He’s studying tennis, so he’d walk in and watch somebody play, and he’d find out what was wrong with his serve or whatever. He noticed those little things that only he could notice. So I wanted to give his name to the tennis center. I asked his friends to explain to him that people slowly forget who you are, so this establishment should be named after you.
Mr. Savitt, you reached the semi-finals of the US Open in 1951, which gave you lifelong advantages, including the ability to access the locker room at Flushing Meadows. What are your best memories of the tournament?
BS: My father went there every day and every night for two weeks. It’s harder for him to get around now, but we went last year and had a great day, and will be going again this year.
When the tournament was in Forest Hills it was much smaller and everyone wore suits and jackets. We were talking to the players. They didn’t have the entourages, all those coaches and coaches, so you had access to them.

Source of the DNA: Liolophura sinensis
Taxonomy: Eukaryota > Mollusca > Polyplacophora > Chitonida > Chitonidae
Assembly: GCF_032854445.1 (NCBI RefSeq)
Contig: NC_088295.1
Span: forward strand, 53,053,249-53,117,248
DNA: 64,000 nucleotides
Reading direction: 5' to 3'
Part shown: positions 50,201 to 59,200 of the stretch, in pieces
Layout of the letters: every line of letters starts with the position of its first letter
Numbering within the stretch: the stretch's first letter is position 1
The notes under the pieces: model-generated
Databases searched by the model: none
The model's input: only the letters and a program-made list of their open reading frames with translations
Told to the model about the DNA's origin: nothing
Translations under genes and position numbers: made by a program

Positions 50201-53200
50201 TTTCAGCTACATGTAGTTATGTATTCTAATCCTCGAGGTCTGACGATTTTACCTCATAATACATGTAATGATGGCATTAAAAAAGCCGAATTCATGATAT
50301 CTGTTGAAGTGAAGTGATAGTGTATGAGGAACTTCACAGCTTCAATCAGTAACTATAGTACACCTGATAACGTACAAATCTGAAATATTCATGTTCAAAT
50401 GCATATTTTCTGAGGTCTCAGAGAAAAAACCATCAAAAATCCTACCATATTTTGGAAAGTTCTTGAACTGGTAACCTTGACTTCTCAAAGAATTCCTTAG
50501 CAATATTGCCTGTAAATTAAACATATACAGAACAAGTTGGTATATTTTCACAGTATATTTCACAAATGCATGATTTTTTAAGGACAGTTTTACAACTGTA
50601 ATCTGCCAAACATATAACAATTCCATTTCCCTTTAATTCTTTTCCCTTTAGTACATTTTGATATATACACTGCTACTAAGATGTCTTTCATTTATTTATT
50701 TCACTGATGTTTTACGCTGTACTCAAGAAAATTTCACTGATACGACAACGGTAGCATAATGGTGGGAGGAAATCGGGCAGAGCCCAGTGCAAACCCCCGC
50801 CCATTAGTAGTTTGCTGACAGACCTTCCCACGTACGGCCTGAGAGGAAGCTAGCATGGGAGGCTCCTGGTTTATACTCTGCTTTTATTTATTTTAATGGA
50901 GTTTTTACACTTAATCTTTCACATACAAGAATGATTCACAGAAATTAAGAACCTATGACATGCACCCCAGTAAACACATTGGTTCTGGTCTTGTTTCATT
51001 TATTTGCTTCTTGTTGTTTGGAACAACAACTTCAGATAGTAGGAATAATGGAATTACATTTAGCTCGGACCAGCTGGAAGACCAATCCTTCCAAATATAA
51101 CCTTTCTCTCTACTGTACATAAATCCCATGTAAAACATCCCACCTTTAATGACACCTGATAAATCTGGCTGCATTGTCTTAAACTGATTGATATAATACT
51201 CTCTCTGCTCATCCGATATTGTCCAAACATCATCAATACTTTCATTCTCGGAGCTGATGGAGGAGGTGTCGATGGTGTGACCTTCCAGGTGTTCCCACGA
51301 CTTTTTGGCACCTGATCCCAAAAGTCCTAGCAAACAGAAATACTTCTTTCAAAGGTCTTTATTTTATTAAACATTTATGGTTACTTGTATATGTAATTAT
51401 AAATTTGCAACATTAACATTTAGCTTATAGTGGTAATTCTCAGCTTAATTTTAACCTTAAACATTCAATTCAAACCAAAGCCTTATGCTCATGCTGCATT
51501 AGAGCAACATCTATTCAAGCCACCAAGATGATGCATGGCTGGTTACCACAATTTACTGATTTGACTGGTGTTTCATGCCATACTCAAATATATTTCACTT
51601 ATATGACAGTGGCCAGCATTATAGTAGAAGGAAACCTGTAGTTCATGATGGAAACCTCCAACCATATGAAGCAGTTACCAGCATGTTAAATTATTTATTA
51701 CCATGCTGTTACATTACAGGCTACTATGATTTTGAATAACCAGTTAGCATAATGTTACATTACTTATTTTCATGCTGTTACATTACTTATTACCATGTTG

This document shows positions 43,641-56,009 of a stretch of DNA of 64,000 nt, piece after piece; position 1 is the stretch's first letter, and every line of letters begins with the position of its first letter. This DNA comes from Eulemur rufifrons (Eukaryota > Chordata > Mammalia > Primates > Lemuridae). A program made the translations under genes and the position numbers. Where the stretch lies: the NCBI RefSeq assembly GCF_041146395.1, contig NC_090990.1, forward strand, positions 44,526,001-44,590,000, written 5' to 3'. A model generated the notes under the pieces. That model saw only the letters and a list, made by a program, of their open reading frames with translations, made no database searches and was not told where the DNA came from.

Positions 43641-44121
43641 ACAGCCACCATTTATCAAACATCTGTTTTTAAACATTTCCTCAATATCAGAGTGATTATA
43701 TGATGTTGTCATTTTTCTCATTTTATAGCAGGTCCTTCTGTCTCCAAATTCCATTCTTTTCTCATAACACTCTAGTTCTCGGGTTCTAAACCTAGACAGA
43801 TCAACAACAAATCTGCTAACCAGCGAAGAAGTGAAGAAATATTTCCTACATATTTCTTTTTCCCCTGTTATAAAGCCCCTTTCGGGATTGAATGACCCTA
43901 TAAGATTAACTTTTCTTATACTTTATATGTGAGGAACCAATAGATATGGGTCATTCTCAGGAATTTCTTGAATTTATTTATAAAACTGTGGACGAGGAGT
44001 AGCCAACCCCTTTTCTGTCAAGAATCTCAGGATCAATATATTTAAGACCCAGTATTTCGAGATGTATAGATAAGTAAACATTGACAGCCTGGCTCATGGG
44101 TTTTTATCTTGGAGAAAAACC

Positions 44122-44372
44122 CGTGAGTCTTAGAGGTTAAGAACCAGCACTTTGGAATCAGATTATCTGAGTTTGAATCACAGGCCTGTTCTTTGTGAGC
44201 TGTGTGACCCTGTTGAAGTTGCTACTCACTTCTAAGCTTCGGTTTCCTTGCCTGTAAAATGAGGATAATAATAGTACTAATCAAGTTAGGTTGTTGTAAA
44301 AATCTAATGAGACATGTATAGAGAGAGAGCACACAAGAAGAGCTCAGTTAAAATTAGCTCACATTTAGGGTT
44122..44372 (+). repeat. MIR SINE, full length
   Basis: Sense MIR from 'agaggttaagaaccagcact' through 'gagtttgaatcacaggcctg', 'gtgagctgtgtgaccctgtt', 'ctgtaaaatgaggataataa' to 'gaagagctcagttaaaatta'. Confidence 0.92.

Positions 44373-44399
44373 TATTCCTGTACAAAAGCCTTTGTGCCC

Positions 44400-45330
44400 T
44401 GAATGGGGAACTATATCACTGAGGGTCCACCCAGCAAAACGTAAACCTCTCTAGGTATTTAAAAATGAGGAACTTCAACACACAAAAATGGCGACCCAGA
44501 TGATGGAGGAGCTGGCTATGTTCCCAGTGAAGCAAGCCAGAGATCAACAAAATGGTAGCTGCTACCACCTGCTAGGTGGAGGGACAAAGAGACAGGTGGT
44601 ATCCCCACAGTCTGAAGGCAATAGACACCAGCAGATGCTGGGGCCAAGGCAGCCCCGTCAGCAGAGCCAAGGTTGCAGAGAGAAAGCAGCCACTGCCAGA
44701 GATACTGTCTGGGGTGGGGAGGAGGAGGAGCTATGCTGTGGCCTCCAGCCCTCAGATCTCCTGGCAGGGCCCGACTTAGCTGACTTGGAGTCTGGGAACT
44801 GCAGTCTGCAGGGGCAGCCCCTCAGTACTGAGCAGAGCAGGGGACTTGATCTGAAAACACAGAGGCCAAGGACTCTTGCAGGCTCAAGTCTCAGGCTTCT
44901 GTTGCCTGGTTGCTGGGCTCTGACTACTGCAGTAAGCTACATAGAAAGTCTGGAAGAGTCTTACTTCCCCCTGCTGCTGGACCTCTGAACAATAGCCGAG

For most of his life in Forest Hills or Flushing Meadows, he couldn’t walk five feet without bumping into someone who was a friend or someone who knew him when he was playing competitively.
Our box is right behind the pitch, so when my dad knew all the guys playing, he coached them even if you weren’t allowed. He would encourage them when they went down, or if he saw that their opponent had a weak backhand, he would say, “Take the backhand.
BG: At the US Open at the time, everyone in tennis knew Dick. They would call him Mr. Savitt, or even Arthur Ashe. It’s a little different now, but I think he prefers not to be known. He was always very serious about watching tennis and he didn’t want to talk too much. I remember Alan King, the comedian, had a box next to Dick’s, and when Alan waved at the crowd, Dick would get angry and say, “Sit down.” Sit. It’s about tennis.